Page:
This spring when educator friends went to IRA in Chicago I was jealous. As tweets came out about the advanced reading copies they found, there was one in particular I was dying to read, Capture the Flag by Kate Messner.
See when I first joined Twitter almost three years ago, I somehow found Kate then. Her new book, The Brilliant Fall of Gianna Z was coming out that September. I knew she was a teacher. I still remember going to Barnes and Noble and seeing the book on the shelves, taking a picture and tweeting it to her after I bought it. She said it was the first viewing of it in the wild. J
After reading and falling in love with Gianna, I shared it with my school librarian. She decided to base our family reading night around it and Kate agreed to Skype with our school. It was wonderful and cemented me forever as a fan of Kate Messner.
Along the way she has written more amazing books – Sugar and Ice, the Marty McGuire series, Eye of the Storm, Sea Monster’s First Day, and Over and Under the Snow. I have purchased and loved them all. So now you can understand my jealousy of the wonderful friends who were reading Capture the Flag!
Flash forward to yesterday. John Schu had Kate visit his blog to discuss the new book. Kate even posted on the Nerdy Book Club discussing her love of reading and researching. (There is a giveaway of the book on both blogs!) I was quickly checking again to see the release date for Capture the Flag, had they miraculously moved it up to June 1st? Nope, still July 1st. Then someone tweeted gratitude to Kate, Capture the Flag had been delivered to their mailbox today. The seed of hope was planted. Sometimes Scholastic sends me copies of her books ahead of time, but they are delivered to school. I raced to school, said hello to our wonderful secretaries, and turned to my mailbox. I let out a loud, “WOO HOO!” which made them jump. A package! It was here!
Quick goodbyes all around and I drove home. I told their boys they were on their own for a bit and dove onto my bed to read.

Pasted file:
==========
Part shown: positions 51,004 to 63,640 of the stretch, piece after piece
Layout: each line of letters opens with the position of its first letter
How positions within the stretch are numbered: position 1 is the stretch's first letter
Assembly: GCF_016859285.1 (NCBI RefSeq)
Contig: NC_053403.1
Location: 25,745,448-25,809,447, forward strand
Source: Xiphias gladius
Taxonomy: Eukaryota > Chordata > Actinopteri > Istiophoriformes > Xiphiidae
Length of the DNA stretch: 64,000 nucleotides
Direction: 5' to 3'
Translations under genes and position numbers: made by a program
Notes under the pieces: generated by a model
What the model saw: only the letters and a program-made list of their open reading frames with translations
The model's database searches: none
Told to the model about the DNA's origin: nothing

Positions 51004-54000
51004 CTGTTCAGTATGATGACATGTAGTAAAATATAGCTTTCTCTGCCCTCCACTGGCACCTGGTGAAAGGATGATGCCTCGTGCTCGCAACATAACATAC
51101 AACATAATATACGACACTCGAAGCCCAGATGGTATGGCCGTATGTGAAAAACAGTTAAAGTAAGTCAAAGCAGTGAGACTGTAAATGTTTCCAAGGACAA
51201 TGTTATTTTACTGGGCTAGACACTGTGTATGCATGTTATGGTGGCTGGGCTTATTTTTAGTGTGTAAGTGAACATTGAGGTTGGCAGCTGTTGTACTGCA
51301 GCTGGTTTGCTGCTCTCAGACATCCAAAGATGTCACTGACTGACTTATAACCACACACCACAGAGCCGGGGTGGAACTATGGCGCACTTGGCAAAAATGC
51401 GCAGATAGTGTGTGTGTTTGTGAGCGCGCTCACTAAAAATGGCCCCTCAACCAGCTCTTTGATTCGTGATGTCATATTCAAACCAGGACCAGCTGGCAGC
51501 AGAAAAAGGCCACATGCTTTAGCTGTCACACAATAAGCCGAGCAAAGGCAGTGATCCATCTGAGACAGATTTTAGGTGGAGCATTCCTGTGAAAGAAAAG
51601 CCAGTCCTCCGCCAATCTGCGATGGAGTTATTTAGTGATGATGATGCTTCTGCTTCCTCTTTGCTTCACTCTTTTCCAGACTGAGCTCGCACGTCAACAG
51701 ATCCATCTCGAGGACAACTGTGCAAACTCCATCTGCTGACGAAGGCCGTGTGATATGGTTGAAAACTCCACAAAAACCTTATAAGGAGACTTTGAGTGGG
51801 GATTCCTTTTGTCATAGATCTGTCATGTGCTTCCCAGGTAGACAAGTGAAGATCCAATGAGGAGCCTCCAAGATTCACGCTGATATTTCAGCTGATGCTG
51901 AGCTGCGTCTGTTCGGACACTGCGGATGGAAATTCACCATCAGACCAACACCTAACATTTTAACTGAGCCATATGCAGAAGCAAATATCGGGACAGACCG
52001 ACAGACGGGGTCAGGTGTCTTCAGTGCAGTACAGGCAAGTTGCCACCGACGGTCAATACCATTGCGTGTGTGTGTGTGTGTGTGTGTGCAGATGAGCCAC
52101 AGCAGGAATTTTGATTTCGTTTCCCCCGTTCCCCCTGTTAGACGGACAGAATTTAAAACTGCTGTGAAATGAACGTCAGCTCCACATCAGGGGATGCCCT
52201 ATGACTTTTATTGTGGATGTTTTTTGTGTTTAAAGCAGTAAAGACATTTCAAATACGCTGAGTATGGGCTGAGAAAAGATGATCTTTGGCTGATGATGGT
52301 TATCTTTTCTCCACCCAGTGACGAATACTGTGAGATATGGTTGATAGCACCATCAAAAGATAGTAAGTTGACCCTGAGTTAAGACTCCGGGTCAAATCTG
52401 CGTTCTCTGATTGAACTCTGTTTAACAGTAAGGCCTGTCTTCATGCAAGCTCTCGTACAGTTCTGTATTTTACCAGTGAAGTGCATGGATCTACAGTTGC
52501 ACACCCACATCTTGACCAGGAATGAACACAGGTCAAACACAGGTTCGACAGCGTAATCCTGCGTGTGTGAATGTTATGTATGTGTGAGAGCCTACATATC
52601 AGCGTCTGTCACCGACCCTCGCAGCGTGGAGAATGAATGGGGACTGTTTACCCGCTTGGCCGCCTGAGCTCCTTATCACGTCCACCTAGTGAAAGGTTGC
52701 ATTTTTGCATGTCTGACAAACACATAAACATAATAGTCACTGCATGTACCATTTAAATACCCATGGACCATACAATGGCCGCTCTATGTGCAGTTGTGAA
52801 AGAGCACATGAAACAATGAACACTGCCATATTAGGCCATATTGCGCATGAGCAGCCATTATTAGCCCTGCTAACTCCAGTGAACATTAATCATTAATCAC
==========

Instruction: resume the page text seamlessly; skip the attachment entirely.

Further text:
How to quickly summarize this book is difficult. It reminded me of the National Treasure movies (and one of the kids even said that in the book.) Three children; Anna, Jose, and Henry, meet at the start of the book. All of them are from Vermont but are in Washington D.C. at an event their parents (or aunt) has been invited to at the Smithsonian. Once the event is over someone steals the famous flag that inspired “The Star-Spangled Banner”. This is announced on the news the next day when the kids and their families are at the airport trying to fly home. However D.C. has been hit by a blizzard and all flights are cancelled. The children at this point meet each other and then eventually decide that if they are stuck, the culprits might be stuck too. At first they are only casually trying to solve the crime. But as they get personally involved, and the stakes rise, they race against time (and flight departures) to finish the job.
I loved the story. It was a fast paced adventure. There were small lessons woven in throughout the book that would make this an excellent read aloud to a class. My only disappointment was at the end of the book. I had grown attached to these characters but I was still wondering what was going to happen to them. To my great delight Kate tweeted yesterday that yes, there is a sequel. So thrilled about that. I could see this as a wonderful series. I think if you have students who enjoy this they would also like C. Alexander London’s Accidental Adventure series or Tom Angleberger’s hilarious Fake Mustache. I highly, highly recommend this book.